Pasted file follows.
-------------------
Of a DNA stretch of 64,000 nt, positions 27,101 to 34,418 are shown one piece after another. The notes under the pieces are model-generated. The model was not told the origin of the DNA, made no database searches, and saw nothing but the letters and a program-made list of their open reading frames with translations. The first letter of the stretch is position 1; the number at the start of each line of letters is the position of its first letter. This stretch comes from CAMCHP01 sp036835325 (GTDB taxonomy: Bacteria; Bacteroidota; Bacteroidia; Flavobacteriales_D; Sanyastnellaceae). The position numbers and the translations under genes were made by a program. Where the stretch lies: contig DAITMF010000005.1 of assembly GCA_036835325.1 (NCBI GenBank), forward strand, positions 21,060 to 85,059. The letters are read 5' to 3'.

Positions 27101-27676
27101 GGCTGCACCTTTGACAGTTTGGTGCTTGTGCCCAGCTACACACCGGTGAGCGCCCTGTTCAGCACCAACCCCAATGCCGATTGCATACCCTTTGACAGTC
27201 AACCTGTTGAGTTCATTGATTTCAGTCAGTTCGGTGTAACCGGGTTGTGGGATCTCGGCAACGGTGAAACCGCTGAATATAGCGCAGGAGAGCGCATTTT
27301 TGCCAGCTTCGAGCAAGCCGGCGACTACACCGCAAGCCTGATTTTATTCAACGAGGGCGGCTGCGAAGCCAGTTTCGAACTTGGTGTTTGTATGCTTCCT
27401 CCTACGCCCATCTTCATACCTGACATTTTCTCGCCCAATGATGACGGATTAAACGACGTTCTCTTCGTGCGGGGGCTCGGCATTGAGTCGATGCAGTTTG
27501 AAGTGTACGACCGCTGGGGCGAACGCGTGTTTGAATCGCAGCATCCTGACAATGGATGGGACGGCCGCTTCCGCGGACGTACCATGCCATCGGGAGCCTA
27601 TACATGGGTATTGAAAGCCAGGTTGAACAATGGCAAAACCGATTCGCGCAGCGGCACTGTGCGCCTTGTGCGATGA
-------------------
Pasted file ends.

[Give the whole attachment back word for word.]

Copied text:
Of a DNA stretch of 64,000 nt, positions 27,101 to 34,418 are shown one piece after another. The notes under the pieces are model-generated. The model was not told the origin of the DNA, made no database searches, and saw nothing but the letters and a program-made list of their open reading frames with translations. The first letter of the stretch is position 1; the number at the start of each line of letters is the position of its first letter. This stretch comes from CAMCHP01 sp036835325 (GTDB taxonomy: Bacteria; Bacteroidota; Bacteroidia; Flavobacteriales_D; Sanyastnellaceae). The position numbers and the translations under genes were made by a program. Where the stretch lies: contig DAITMF010000005.1 of assembly GCA_036835325.1 (NCBI GenBank), forward strand, positions 21,060 to 85,059. The letters are read 5' to 3'.

Positions 27101-27676
27101 GGCTGCACCTTTGACAGTTTGGTGCTTGTGCCCAGCTACACACCGGTGAGCGCCCTGTTCAGCACCAACCCCAATGCCGATTGCATACCCTTTGACAGTC
27201 AACCTGTTGAGTTCATTGATTTCAGTCAGTTCGGTGTAACCGGGTTGTGGGATCTCGGCAACGGTGAAACCGCTGAATATAGCGCAGGAGAGCGCATTTT
27301 TGCCAGCTTCGAGCAAGCCGGCGACTACACCGCAAGCCTGATTTTATTCAACGAGGGCGGCTGCGAAGCCAGTTTCGAACTTGGTGTTTGTATGCTTCCT
27401 CCTACGCCCATCTTCATACCTGACATTTTCTCGCCCAATGATGACGGATTAAACGACGTTCTCTTCGTGCGGGGGCTCGGCATTGAGTCGATGCAGTTTG
27501 AAGTGTACGACCGCTGGGGCGAACGCGTGTTTGAATCGCAGCATCCTGACAATGGATGGGACGGCCGCTTCCGCGGACGTACCATGCCATCGGGAGCCTA
27601 TACATGGGTATTGAAAGCCAGGTTGAACAATGGCAAAACCGATTCGCGCAGCGGCACTGTGCGCCTTGTGCGATGA